On the evening of September 1, 2021, I drove two families home from Kennedy Airport to Rivervale, NJ, where they live. It was the most terrifying night of my life.
As we approached the George Washington bridge at around 8:00pm, it started to rain. We exited the bridge and made our way to Route 4 West. The rain grew heavier and steadier. Passing through Englewood on Route 4, the rain was so fierce, I couldn’t see five feet in front of me.
I was trying to follow the cars in front of me, being careful not to get too close to them. I also tried to stay in my lane by looking for the lane markers, but the rain was so powerful, I could not see them.
Wall of Water
Finally, we made it to the house where I picked up the families a week prior. They asked me to drive the members of the second family home, which was only about a mile away and I was happy to do it.
Driving down one of the streets, I saw the top half of a man standing next to his car. By the time I realized what was happening, I was in the middle of a huge puddle where the water was chest deep. I saw the water rolling off the hood of my 2019 Chevy Suburban and I knew if I stopped, my SUV would die.
I gunned the engine through a wall of water, passing the man standing next to his submerged car to my right. I know I must have drenched him, but I had to keep going or else I’d be stranded there all night.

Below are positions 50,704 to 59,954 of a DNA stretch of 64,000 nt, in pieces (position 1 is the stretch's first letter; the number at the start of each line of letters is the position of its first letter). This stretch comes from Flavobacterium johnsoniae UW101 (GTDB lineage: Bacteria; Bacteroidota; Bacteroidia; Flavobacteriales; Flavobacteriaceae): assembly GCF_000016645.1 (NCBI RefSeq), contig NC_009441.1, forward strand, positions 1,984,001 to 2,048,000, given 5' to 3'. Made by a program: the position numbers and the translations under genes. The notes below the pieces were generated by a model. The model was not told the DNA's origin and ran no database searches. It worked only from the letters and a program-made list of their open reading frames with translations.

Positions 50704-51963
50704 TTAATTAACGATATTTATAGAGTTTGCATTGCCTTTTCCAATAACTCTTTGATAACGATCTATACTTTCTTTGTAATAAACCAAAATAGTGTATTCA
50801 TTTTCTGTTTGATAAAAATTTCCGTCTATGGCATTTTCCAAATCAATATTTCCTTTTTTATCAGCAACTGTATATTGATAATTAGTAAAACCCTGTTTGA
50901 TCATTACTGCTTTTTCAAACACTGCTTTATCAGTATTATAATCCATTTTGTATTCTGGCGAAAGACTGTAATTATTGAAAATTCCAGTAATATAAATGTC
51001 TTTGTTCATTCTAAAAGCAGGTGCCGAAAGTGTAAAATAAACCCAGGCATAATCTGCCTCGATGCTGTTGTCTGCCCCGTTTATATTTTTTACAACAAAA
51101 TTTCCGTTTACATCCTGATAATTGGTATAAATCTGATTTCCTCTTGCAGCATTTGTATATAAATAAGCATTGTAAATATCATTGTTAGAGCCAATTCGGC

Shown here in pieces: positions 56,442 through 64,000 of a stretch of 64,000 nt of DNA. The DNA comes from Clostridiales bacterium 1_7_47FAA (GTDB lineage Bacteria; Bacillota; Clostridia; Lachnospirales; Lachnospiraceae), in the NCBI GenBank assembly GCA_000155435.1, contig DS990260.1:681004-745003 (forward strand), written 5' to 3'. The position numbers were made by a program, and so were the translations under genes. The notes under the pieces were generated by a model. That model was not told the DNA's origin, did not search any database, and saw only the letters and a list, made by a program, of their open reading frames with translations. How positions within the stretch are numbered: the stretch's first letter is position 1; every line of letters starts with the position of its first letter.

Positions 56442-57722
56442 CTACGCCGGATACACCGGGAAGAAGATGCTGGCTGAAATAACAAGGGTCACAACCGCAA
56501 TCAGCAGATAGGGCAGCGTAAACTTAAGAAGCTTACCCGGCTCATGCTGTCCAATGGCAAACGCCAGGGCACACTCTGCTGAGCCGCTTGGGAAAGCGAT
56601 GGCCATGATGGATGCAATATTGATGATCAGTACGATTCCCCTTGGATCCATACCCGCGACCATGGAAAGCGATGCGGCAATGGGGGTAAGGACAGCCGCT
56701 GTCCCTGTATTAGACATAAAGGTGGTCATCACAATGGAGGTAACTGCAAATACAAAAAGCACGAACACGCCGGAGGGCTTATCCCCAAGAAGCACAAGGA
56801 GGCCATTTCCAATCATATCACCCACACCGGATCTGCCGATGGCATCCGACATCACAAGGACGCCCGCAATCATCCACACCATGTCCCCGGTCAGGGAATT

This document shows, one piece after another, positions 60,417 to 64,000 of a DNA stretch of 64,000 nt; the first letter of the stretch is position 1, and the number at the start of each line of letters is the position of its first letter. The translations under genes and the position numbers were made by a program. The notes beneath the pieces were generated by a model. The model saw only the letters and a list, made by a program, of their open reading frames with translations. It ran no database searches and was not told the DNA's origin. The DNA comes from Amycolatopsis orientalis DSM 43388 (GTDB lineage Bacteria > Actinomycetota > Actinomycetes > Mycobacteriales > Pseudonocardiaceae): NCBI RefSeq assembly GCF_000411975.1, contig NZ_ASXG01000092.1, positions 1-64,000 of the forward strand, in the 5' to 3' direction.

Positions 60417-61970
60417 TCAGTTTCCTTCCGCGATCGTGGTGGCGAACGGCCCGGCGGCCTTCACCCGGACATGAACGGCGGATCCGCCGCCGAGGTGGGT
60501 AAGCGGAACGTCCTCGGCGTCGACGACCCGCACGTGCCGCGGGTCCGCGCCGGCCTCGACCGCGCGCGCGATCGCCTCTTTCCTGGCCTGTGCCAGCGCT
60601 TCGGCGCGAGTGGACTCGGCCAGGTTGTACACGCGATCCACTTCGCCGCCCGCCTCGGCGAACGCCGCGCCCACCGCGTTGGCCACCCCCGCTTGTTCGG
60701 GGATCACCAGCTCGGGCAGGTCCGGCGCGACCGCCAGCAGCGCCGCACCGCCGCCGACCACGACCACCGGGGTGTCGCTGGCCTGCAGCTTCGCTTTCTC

Finally, we arrived at their home. They got out safely and made it into their warm, dry house.
Long Way Home
It took me three hours to make it home that night, because so many roads were closed due to the flooding.
I took the Garden State Parkway south but had to get off at exit 157 because it was closed further south at exit 148. After repeated attempts to get on Route 21 South, I changed course and took Route 3 East to the New Jersey Turnpike South to Route 78 West.
As I got closer to home, I tried taking side streets, but they were all flooded, littered with submerged cars. I used my critical thinking to find streets that were higher up and had not succumbed to the flooding.
I finally made it to Route 22 in Hillside and had to navigate around a sea of cars that were all abandoned in the middle of the road and on the side of the road. It looked like the end of the world!
The next morning, I saw all the destruction this flash flood caused, thanks to Hurricane Ida. Cars were abandoned everywhere and so many homes were flooded out and their property destroyed.
Although the Northeast did not experience this category three storm the same way New Orleans did, New Jersey lost 27 souls in the fast flood waters. An 83-year old man died close to where I live because he got out of his car when it died and was swept away by the flood waters.
I’m grateful I was driving a powerful SUV. It helped me get home without being stranded or swept away in a sedan.
The moral of this story: If you are trapped in a flash flood, stay calm and call for help. Don’t get out of your car and don’t try to drive through flood waters because you may not survive.